Fall is perhaps the most important time of the beekeeping year. While the honey flows rapidly in spring, and swarm season can overwhelm you as it did us this year, there is plenty of time for the bees to react and adjust to changes in the spring and summer. Hives split, recombine, and may be requeened. Time heals many ills. By Sept 1 the luxury of time is against you, and the oncoming winter necessitates preparations. For all of our hives, we try to do four key things in the fall.
And our yard with sugar syrup feeders in place. We feed every hive to prevent robbing. The hives that need less food will take less food but this way they are not tempted to steal from the hives that need the sugar.
(3)Treat for Mites.
You may find as many opinions about mite treatments as you will beekeepers. We treat all our hives for mites every fall. We do not do a mite count because (a) we don’t have that much time and are lazy and (b) at pretty much any mite level they need to be treated. If for some reason a hive miraculously doesn’t have mites the mite treatment won’t hurt it. I equate fall mite treatment to a flu shot. If you know you are at high risk for getting the flu, (as bees are for mites) wouldn’t you want a flu shot? We are treating with ApiLifeVar this year which is a mixture of thymol, menthol, and eucalyptus. I’ve used other thymol based products in the past and been quite happy with them. We went with ApiLifeVar because it can be broken into a variety of sizes easily and so can be used to treat both nuts and full hives. I didn’t get any photos of the initial mite treatment – the bees don’t like the smell (although I do) so I was working as quickly as possible. Here they are hanging out outside where it doesn’t smell as much:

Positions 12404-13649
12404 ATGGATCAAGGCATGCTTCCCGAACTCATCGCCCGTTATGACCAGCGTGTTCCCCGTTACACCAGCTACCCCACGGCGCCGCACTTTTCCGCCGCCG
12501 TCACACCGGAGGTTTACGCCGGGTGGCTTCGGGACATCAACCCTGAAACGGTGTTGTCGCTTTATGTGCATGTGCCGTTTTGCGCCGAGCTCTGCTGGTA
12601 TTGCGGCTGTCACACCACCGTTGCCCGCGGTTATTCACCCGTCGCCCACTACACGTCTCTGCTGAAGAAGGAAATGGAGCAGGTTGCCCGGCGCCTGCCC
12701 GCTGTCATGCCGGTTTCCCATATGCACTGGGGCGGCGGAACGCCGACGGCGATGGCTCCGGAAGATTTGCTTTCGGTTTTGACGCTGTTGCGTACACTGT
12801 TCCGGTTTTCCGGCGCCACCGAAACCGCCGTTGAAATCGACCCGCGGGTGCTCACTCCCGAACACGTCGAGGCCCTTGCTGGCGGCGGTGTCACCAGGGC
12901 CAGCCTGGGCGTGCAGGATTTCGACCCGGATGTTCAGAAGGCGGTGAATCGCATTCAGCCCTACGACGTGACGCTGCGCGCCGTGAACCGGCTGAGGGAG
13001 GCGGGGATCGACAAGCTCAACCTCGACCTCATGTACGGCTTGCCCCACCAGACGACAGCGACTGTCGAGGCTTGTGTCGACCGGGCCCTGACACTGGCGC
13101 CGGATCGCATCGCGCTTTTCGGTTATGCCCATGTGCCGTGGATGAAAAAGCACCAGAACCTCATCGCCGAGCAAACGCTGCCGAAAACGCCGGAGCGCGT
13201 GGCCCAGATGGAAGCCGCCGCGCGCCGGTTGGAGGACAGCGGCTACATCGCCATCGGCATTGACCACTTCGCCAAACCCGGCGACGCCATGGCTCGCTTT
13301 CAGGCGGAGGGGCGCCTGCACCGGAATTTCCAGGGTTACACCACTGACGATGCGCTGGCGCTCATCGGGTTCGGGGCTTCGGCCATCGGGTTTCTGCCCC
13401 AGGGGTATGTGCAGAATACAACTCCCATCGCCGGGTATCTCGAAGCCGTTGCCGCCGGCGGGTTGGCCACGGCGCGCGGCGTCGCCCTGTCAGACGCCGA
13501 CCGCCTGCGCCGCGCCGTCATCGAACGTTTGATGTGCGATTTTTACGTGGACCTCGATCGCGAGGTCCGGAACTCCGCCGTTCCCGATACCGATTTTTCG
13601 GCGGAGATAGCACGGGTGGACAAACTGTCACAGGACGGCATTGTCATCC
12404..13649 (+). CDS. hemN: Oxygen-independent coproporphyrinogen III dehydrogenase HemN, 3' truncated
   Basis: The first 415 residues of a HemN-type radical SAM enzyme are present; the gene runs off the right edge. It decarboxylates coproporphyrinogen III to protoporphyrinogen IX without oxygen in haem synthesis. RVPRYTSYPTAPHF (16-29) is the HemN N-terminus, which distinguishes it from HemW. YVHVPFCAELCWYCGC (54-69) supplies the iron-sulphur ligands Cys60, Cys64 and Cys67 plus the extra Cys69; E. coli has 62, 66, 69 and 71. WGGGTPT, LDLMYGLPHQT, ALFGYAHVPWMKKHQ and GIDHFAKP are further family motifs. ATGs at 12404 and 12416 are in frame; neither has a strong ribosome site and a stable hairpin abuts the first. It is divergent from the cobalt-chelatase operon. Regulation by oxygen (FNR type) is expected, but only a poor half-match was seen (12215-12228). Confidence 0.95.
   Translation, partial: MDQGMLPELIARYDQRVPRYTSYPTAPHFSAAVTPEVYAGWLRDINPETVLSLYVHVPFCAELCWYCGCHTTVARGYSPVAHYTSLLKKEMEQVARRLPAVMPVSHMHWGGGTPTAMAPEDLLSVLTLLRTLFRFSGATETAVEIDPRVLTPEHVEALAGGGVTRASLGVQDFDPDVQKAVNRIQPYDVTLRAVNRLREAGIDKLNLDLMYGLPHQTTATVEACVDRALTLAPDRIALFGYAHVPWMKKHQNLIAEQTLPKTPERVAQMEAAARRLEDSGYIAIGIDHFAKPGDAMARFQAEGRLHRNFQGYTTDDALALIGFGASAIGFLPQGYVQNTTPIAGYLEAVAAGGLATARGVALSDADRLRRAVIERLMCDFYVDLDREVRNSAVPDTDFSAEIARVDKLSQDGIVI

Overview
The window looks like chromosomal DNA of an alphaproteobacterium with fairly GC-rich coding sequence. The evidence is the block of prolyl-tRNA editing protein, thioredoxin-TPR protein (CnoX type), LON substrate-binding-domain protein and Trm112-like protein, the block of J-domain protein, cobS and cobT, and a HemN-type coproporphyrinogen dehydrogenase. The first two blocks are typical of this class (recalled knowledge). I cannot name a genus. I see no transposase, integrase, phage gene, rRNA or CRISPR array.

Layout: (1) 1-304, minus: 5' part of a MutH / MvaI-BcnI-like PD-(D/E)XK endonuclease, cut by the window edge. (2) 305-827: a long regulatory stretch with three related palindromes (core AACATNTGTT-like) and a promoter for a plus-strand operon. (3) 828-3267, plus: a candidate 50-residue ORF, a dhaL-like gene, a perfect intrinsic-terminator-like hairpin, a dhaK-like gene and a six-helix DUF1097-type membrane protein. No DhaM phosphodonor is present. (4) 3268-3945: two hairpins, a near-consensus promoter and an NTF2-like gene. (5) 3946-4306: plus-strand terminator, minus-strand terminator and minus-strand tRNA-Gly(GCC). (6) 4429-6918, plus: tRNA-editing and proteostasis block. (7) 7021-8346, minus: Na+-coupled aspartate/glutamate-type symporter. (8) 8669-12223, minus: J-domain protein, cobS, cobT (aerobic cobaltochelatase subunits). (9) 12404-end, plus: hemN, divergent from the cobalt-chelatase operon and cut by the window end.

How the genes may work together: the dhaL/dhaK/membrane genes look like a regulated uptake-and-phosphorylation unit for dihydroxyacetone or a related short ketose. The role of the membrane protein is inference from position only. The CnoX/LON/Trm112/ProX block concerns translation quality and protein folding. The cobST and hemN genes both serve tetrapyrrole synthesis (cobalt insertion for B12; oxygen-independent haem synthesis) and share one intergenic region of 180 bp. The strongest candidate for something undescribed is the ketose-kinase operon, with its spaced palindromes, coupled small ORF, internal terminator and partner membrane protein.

(4) physical preparations
Physical preparations consist of wrapping the hives in tar paper and putting on insulating inner covers to absorb moisture (contrary to the name, moisture control is more important than actual heat retention). Finally we will strap the hives down. After the bear incident I think I will leave all our hives strapped all the time -I’m pretty sure that’s what saved us! All of this will occur much later in the fall – probably closer to November.
Here’s our yard this morning, with feeder buckets and mite treatment in place (note two of the hives have an extra deep super covering the feed bucket, while one is exposed because I didn’t have any more extra boxes). Also on the “do as I say, not as I do front” don’t keep a messy bee yard like me. There’s a great trick to getting bees off things – just leave them out until night and the bees will go back inside. This is only a good trick if you then *actually go bring the item in at 10pm* otherwise you get a messy bee yard like us!